The changes – which will start rolling out from early 2024 – will not only affect European businesses. 

“The CSDDD will affect a wider value chain, including UK companies whose EU-generated income surpasses the turnover thresholds,” Stafford notes. “Equally, EU subsidiaries will be required to measure, report and mitigate the environmental and social impacts of not only their own but others’ operations within their supply chains.”

It’s a lot to get your head around, as many business leaders agree.

“From a ‘boots-on-the-ground’ position, most of our European clients feel overwhelmed with new regulations, and whilst some clarity is emerging, there are still lots of grey areas,” says Ed Wealend, chief innovation officer at Longevity Partners. 

“In particular, nature-based regulation and reporting is emerging through initiatives such as the Taskforce on Nature-related Financial Disclosures (TNFD), and the industry is yet to see how this will play out in practice.”

Building regulations put focus on sustainability and biodiversity

The MEES (Minimum Energy Efficiency Standards) came into effect for UK commercial properties on 1 April 2023. The legislation bars new lettings of offices, shops and other business premises with poor energy performance ratings.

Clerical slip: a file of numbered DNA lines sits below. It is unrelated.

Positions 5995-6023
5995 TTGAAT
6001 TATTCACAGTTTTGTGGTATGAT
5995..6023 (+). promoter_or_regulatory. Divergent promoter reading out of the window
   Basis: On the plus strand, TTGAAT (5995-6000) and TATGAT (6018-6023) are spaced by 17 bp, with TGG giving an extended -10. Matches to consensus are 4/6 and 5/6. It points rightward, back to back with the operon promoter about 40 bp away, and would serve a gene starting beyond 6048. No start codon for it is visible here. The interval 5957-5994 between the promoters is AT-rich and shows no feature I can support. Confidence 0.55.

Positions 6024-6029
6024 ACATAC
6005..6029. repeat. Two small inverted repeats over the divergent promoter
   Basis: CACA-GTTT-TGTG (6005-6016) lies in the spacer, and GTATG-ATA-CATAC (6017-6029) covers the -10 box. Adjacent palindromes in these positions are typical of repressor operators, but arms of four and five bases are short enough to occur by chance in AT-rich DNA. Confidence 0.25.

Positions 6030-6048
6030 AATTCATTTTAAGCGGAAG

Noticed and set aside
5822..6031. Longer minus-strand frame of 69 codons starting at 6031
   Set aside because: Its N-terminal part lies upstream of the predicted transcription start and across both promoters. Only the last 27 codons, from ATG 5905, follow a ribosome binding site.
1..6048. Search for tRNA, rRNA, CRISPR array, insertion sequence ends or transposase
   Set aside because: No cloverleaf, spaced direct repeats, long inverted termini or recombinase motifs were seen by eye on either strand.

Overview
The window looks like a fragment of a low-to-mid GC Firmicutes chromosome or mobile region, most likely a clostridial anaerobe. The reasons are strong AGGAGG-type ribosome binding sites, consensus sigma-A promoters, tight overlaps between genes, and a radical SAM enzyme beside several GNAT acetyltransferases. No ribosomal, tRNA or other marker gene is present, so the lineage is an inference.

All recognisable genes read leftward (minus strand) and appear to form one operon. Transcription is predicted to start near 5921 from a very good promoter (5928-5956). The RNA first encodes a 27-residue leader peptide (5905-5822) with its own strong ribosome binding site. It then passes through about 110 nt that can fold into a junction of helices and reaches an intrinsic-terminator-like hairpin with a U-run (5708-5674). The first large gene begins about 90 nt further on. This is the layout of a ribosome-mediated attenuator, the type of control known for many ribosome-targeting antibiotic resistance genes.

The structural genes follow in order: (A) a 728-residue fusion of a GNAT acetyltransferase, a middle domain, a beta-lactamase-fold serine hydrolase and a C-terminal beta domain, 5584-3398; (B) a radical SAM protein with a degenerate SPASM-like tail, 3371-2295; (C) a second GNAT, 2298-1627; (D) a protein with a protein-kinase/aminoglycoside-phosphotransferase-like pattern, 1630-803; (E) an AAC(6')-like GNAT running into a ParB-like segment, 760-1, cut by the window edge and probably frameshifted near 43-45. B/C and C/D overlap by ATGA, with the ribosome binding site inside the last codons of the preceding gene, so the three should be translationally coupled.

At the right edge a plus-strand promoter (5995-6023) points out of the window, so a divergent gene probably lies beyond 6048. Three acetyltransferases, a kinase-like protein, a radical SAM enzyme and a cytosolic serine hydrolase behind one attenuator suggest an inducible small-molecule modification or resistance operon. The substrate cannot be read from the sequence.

As much as 7.5% of office floorspace and 5% of retail space does not meet the minimum grade of E, according to Knight Frank. 

“We are seeing a real polarisation between businesses who dealt with their business property when the measures were announced years ago, and those who are now starting to panic,” says Justin Tuckwell, managing partner at property consultancy Rapleys. “Many businesses will need to invest urgently.”

But Jennie Colville, head of sustainability and ESG at Landsec, believes the real estate industry has seen “real momentum in public debate and action towards net zero over the last six months.”

From November this year, many developments must ensure that wildlife habitats are left in a better state than when they began – this is called biodiversity net gain. Colville says she is “pleased to see this topic gain more prominence” among developers.

Greenwashing pressure intensifies

Experts identified pressure on companies perceived to be greenwashing as a key area for 2023 – and the crackdown on misleading environmental claims has only intensified.

We are seeing more caution from investors when it comes to weighing up risks and opportunities